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Effects of Nuclear Radiation

Prashant Magar Aug 29, 2020
The emission of energy waves, triggered by a nuclear reaction, is called nuclear radiation. These waves have some beneficial as well as grave effects on the surroundings. Read this story to gain more information about the effects of this phenomenon.
Radiation was first detected by a French scientist called Henry Becquerel, who was conducting an experiment with photographic plates. He found that elements like uranium, thorium, and potassium emitted certain rays, which had an effect on these plates, making them foggy.
However, the type of radiations and their effect on living beings, vary drastically. There are different sources of radiation. Some of it is inherent in the planet's atmosphere, and living beings have an inbuilt mechanism to deal with it. Other sources of radiation are activities like nuclear fission and fusion.
Radiation consists of three types of rays, each with a different capacity to penetrate bodies. These are alpha, beta, and gamma rays. Radiation is not harmful in all cases.
In fact, some types of radiations are unavoidable, like cosmic radiation, which originates from stars. The Sun radiates cosmic energy produced by nuclear reactions on its surface, which consist of short wavelength emissions of electrons and neutrons.
A lead object, one inch thick, can be easily penetrated by such radiations. Thus, you can have an idea about the effect that cosmic radiations might have on living beings. As you move upwards from the surface of the Earth, these effects go on increasing. Therefore, frequent fliers and astronauts are more exposed to cosmic radiation than others.

Harmful Effects of Radiation

Overexposure to these radiations can alter the DNA of animals. This is caused by the ionizing effect, which is produced by this phenomenon. If the rate of ionization is significantly large, it can result in permanent damage of tissues.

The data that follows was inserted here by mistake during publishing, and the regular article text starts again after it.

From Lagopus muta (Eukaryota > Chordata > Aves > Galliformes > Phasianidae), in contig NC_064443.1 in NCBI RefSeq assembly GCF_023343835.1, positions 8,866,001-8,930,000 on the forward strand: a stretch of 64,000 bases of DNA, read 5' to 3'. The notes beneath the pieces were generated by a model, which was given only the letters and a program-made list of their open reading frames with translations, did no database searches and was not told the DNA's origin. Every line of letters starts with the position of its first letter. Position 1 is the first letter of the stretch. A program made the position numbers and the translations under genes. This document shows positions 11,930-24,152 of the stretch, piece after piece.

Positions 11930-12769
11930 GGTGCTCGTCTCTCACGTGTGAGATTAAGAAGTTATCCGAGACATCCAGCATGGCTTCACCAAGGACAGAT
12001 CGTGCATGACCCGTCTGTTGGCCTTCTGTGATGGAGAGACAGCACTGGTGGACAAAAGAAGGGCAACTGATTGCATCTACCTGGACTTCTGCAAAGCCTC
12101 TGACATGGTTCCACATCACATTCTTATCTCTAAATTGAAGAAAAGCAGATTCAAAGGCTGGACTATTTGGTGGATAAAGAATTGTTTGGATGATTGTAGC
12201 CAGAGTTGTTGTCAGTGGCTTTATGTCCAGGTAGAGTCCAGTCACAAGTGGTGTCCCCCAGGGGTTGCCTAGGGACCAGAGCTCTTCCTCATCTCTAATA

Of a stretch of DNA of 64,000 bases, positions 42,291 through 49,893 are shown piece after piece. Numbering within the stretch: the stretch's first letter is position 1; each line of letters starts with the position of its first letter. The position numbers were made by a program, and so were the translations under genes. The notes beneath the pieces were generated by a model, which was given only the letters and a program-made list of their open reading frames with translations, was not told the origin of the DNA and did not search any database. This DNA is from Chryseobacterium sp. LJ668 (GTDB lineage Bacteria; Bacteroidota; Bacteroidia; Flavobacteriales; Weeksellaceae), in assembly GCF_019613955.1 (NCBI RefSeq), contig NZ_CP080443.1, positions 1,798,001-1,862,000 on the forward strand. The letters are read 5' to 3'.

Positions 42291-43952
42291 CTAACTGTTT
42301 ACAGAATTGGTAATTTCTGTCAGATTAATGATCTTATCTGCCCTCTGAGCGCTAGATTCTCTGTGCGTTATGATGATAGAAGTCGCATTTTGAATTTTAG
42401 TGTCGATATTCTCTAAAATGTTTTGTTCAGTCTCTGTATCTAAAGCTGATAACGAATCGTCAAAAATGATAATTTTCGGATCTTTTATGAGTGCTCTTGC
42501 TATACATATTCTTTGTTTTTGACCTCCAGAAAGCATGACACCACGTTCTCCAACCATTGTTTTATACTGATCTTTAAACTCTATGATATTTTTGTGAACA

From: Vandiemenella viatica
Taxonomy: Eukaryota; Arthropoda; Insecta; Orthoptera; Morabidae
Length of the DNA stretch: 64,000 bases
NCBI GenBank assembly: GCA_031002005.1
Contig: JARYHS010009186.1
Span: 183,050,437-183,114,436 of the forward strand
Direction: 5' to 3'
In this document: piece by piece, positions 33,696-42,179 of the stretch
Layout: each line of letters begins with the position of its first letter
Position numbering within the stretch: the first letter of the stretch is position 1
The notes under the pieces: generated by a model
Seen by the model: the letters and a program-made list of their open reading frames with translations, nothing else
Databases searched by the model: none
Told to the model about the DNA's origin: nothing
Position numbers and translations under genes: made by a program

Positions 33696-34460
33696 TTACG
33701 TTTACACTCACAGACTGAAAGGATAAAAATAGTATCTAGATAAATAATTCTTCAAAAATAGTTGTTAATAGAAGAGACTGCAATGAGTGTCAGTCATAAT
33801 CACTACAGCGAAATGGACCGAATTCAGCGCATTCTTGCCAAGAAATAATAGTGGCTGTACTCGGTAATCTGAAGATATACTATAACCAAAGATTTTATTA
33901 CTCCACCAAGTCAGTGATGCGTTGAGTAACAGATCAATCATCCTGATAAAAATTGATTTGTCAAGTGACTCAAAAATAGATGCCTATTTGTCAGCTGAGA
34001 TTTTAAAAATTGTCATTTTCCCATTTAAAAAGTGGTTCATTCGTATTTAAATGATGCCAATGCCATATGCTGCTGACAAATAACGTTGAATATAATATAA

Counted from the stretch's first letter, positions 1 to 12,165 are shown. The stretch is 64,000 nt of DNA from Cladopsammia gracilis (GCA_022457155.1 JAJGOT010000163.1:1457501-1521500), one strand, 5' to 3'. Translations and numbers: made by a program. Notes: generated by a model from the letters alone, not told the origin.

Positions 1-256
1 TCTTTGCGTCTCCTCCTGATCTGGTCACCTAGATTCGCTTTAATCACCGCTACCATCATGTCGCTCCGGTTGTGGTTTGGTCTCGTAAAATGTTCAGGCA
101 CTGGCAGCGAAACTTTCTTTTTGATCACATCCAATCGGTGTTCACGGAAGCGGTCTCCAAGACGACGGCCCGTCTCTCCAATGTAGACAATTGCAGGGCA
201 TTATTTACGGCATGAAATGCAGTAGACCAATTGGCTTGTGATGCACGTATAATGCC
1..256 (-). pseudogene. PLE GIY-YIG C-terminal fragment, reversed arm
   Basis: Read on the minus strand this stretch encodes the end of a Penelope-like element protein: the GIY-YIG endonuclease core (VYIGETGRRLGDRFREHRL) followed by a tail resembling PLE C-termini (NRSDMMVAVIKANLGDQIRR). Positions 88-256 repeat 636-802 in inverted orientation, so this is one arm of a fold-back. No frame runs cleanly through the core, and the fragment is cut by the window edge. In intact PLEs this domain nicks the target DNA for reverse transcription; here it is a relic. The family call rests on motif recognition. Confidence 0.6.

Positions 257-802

Sunburn, melanoma, or different types of cancers are caused by overexposure to nuclear radiations from the Sun, or even from nuclear tragedies.
Kinetic energy released due to the highly penetrating shock waves that are generated by a nuclear explosion, or from the use of nuclear weapons, triggers thermal radiation. Burns are the most immediate and primary effects in such cases.
Thermal radiation is approximately 35 - 45% of the total energy released in a nuclear explosion or nuclear test. This is a sufficiently large quantity, to permanently alter the gene structure, and introduce hereditary problems, as is evident from the bombings of Hiroshima and Nagasaki.
The subsequent generations were found to have several abnormalities. There is a parameter called radiation absorbed dose (rad), which gives an idea about the effects of radiation that bombards a human body. 50 to 150 rad causes alterations in the blood with symptoms like nausea, fatigue, and vomiting.
In case of exposure between 150 - 1100 rad amount, if not treated immediately, a victim may die in 30 days. For all levels above this, the central nervous system of the body fails, and loses control over all bodily functions, and death may occur in a matter of few days or even hours.


The following are some advantages of radiation.
  • Radio therapy (for treatment of cancers) and X-rays employ controlled exposure to radiation.
  • Radio carbon dating is another application, where nuclear energy is used to determine the properties and uses of several radioactive elements, and also to determine the age of fossil samples.
  • Level detectors, smoke detectors, and leak detectors employ the use of radiation.
  • Sterilization of medical equipment, food, and detecting malfunctioning body parts can also be achieved through a limited exposure to radiation.
Like many other scientific discoveries, radiation can be put to both constructive and destructive uses. It is the responsibility of humanity to use this powerful tool for the benefit of nature, and for all of its elements.